That being said, I'm talking about software. Software like Pro Tools which is essentially the same all around. Only the licensing is different. So no more or less work has been put into the software. Only the key is different.

    On the other hand I see Kapt.Krunch's point that it's not fair to the people who are the core customers. Namely the professional studios who depend on the software. They shouldn't have to support the larger majority who are not making the big bucks.

    I hate pirates. I would love to see a solution but I guess there isn't one.

    I suppose I was WRONG on this post. I am glad however that there are companies who are willing to sell their product at less of a profit but, at a profit no less.

    I did NOT intend this post to be yet another Pro Tools bashing thread. I'm actually quite eager to buy the next version but not 10. On that I'm out. It's just not enough for me to upgrade at this point. 9 still works just fine for me.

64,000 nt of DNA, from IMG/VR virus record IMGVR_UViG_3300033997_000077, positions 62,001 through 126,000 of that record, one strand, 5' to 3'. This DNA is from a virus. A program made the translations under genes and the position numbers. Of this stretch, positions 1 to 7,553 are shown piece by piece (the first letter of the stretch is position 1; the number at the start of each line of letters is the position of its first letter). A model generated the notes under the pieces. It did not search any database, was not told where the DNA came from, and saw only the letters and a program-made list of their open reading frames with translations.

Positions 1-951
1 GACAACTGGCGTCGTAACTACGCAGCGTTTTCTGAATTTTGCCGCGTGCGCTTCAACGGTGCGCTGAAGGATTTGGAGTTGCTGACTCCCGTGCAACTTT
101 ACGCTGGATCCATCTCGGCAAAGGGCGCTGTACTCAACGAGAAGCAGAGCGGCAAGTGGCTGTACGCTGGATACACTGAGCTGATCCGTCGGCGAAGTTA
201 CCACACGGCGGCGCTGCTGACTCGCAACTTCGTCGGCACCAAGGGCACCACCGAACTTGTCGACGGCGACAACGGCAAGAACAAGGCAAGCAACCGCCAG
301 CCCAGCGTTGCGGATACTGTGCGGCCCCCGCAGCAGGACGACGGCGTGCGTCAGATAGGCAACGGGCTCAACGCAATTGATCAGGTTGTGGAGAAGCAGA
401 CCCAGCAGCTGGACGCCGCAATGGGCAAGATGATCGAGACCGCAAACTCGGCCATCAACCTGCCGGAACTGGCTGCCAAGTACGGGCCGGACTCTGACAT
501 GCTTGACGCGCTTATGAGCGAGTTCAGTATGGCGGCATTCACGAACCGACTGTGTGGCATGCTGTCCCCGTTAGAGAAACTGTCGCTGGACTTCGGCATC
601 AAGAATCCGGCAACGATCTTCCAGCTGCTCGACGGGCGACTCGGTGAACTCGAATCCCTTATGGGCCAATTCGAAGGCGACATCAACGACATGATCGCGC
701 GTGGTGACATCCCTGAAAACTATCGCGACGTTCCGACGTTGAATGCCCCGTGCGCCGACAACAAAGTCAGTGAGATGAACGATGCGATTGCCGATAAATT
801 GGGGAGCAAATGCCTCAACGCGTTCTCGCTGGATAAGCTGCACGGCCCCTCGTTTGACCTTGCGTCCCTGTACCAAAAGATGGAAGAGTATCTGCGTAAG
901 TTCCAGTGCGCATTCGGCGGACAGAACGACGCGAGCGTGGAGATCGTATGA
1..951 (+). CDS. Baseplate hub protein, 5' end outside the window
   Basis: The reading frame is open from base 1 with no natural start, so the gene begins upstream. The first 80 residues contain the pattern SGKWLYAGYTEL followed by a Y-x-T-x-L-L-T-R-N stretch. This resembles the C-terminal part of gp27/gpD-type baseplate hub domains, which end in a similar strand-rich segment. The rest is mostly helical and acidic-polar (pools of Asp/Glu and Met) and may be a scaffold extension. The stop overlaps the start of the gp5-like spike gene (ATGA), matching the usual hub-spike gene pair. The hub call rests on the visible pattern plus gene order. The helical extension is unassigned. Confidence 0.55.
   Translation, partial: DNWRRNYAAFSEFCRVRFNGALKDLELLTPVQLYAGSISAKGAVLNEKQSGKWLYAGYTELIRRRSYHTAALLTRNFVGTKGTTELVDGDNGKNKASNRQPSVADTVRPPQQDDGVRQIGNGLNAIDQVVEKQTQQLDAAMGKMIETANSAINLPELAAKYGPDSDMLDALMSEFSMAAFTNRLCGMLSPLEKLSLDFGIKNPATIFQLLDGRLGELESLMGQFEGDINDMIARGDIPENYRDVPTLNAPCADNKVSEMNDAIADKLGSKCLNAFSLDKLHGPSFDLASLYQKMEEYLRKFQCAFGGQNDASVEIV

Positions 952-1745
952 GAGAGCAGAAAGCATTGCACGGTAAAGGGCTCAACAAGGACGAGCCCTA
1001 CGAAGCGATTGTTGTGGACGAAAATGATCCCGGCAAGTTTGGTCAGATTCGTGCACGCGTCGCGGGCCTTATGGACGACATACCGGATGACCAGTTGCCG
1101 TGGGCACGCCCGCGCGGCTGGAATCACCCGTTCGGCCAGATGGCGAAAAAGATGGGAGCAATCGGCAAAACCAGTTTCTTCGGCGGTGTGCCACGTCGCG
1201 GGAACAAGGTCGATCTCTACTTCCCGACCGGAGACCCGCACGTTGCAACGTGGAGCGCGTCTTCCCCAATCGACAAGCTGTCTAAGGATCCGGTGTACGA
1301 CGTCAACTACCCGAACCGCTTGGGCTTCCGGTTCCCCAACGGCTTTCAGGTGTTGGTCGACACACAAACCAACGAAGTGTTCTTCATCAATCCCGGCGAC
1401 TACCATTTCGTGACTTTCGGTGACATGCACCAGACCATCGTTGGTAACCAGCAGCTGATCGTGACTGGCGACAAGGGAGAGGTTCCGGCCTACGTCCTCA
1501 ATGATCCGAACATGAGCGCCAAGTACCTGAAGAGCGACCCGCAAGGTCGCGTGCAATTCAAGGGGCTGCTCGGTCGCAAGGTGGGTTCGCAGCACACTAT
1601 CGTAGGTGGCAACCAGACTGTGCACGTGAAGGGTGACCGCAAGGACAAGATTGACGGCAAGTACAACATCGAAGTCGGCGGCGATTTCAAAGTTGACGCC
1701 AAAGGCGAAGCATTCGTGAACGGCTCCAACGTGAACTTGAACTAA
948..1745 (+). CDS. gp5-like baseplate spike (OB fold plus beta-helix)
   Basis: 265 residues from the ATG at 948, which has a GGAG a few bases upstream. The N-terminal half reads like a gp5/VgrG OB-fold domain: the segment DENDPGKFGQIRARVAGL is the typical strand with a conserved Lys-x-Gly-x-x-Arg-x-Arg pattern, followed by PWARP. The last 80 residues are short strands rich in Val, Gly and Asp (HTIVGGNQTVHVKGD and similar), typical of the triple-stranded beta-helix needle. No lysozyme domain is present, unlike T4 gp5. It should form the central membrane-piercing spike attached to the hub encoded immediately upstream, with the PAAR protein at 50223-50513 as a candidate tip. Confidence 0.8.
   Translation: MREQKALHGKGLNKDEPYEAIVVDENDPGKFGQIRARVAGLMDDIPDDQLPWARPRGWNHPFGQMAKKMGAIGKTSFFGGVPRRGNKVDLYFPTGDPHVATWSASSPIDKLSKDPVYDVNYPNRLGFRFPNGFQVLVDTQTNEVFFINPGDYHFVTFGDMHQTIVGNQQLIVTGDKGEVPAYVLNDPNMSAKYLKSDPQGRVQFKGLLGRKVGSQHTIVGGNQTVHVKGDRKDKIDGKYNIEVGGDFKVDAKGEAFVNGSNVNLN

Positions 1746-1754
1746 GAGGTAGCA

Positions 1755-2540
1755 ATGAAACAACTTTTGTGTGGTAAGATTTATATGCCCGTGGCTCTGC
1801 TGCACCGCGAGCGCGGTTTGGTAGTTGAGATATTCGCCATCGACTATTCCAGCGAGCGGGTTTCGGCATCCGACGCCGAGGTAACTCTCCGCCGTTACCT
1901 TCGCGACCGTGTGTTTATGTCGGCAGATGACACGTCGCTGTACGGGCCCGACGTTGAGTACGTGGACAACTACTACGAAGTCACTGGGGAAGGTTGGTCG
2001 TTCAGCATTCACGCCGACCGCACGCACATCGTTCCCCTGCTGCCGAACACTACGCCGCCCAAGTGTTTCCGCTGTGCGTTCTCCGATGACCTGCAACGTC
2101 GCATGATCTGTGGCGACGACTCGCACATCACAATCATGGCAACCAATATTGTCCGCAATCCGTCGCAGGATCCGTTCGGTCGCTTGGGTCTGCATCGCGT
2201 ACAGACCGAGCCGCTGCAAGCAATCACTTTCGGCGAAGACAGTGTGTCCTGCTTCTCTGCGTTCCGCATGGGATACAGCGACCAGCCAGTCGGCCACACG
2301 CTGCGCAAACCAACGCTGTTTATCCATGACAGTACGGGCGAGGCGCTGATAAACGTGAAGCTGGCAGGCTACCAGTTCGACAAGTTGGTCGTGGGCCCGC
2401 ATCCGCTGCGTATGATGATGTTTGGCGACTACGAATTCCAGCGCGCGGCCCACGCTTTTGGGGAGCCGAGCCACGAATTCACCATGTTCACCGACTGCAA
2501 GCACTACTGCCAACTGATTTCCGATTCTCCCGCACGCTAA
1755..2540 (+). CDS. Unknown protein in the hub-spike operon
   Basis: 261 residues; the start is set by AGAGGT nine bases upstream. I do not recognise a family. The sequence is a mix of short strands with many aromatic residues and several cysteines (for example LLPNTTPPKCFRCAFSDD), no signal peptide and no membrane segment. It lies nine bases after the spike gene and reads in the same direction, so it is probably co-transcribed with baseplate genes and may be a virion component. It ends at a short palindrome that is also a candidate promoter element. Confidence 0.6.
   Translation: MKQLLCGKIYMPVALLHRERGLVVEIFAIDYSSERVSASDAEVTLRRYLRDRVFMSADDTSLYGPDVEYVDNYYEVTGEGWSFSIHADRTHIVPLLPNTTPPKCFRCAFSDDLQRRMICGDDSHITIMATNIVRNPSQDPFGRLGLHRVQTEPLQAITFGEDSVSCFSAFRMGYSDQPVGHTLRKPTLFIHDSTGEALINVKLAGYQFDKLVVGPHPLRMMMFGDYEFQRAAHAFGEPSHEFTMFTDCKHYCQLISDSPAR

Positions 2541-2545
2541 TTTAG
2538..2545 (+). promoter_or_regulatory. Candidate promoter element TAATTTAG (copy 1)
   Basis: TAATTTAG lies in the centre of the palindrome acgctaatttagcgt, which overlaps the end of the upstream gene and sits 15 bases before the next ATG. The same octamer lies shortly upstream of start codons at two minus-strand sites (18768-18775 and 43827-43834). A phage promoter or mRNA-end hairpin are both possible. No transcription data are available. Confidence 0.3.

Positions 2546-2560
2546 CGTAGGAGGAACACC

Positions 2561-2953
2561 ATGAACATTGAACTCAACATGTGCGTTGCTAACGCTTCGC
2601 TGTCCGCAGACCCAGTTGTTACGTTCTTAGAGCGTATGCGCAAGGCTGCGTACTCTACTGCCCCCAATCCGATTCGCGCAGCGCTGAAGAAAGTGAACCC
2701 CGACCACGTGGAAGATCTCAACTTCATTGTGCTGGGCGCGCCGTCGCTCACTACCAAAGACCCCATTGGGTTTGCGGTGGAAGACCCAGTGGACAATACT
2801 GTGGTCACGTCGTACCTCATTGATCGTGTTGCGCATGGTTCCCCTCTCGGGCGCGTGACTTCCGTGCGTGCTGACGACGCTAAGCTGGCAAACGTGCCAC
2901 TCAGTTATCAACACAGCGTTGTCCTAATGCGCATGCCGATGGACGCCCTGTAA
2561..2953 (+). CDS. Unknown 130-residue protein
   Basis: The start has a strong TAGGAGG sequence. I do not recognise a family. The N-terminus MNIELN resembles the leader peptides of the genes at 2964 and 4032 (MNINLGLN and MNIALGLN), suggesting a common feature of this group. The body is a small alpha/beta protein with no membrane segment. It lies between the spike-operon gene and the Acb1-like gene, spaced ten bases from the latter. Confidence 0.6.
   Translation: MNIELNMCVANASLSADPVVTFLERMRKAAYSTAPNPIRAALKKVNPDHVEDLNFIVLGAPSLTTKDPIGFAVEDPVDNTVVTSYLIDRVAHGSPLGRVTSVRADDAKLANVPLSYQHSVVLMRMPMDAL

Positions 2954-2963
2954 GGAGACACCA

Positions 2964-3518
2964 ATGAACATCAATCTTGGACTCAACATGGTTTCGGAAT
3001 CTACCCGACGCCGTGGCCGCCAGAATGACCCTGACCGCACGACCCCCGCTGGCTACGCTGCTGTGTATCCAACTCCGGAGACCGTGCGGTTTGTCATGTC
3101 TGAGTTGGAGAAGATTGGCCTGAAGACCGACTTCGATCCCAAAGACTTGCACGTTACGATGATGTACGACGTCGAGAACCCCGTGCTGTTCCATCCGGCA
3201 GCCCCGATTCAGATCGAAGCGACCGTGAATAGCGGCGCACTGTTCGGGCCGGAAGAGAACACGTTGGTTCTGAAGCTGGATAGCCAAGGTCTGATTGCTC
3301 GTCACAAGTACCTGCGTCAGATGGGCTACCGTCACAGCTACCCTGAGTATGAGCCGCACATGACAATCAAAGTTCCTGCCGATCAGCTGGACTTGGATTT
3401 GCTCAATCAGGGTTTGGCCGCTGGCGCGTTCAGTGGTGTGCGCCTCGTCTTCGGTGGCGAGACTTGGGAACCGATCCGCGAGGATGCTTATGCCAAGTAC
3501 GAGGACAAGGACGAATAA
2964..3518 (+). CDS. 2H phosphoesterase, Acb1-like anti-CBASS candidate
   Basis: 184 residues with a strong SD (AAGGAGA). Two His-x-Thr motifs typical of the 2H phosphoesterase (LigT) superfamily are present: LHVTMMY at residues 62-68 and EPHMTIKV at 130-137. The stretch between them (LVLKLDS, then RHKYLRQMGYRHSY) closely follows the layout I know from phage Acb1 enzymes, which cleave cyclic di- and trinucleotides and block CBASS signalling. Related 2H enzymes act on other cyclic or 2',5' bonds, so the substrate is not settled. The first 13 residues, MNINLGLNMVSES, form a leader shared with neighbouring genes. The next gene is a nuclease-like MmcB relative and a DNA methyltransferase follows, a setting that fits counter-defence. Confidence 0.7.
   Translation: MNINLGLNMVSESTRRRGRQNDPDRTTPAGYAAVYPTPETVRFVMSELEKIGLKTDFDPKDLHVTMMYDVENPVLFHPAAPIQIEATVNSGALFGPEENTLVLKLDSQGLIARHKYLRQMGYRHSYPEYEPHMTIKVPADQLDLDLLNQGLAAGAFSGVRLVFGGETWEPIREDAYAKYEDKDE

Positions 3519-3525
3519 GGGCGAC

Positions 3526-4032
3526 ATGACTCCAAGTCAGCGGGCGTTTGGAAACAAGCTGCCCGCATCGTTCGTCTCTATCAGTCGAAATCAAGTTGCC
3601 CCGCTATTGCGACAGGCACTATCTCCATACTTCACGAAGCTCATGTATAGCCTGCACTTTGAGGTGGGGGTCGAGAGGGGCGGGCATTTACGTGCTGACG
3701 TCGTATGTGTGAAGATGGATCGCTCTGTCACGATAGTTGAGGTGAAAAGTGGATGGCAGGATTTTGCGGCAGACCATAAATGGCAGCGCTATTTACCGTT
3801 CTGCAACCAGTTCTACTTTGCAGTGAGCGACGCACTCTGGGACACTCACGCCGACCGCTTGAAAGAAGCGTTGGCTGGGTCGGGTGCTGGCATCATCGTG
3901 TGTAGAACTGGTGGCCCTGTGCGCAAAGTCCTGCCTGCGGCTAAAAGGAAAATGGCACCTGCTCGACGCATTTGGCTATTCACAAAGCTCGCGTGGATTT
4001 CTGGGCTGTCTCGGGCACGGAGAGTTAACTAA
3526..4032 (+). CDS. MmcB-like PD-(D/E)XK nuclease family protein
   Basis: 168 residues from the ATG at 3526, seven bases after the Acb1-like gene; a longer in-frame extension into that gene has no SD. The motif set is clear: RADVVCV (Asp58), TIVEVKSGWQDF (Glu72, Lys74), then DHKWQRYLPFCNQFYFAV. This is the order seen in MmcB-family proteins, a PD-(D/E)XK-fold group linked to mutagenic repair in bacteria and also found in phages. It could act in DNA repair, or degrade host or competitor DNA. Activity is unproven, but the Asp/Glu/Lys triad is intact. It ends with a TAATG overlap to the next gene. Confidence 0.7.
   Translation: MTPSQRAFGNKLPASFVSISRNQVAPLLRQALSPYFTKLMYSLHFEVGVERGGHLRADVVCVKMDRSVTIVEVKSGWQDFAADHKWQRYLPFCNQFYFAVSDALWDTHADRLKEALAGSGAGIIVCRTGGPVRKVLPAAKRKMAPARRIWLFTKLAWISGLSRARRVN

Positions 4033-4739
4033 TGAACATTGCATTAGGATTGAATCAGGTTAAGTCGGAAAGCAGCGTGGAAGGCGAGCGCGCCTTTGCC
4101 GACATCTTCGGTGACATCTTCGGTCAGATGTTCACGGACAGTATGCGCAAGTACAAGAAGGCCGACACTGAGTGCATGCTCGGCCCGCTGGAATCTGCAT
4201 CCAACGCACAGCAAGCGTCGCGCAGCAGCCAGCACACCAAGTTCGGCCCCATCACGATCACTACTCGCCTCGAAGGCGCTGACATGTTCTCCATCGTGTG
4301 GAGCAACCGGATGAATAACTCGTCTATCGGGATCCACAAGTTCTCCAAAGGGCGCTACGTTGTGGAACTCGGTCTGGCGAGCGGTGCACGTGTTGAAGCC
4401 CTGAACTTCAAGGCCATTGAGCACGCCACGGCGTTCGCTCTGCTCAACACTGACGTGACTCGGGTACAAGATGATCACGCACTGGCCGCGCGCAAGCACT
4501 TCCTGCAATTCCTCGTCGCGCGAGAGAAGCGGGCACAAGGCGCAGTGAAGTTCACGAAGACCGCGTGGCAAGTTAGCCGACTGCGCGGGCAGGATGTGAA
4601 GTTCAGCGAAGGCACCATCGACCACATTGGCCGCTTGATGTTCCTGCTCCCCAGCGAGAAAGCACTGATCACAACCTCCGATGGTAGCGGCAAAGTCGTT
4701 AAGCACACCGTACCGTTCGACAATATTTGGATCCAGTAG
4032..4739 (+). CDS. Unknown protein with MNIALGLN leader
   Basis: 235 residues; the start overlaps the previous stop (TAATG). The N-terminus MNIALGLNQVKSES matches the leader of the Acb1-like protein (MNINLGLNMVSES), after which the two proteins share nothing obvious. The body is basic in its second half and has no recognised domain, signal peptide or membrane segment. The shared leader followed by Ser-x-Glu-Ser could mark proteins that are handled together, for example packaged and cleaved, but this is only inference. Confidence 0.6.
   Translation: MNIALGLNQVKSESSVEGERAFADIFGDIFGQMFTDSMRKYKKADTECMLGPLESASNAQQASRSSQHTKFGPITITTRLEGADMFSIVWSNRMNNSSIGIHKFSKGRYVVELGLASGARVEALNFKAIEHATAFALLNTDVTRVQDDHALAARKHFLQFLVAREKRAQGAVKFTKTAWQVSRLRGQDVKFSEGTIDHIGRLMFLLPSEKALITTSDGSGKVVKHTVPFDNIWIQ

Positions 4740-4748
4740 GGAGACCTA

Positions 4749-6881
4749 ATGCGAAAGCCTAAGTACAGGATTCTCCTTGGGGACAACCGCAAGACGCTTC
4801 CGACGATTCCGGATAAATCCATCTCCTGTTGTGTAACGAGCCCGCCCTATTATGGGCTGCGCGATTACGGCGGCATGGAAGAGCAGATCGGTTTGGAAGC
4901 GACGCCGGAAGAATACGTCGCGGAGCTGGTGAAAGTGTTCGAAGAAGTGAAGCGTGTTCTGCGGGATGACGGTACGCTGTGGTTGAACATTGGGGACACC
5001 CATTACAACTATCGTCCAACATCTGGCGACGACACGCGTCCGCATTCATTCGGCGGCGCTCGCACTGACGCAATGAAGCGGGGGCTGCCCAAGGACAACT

EDIT: To address the equating software to a car. You just can't do that. Diesel to Gasoline, that's more on the same level. Or, petrol to propane. I can run software on many grades of hardware. I can also run my hardware with many grades of software. Just like a car can run different grades of petroleum. Some cars will use the gas up more quickly than others so they have to spend more on fuel. Other cars stretch that fuel as much as possible. We aren't talking about the car. We are talking about the fuel.
  7. RemyRAD

    RemyRAD Guest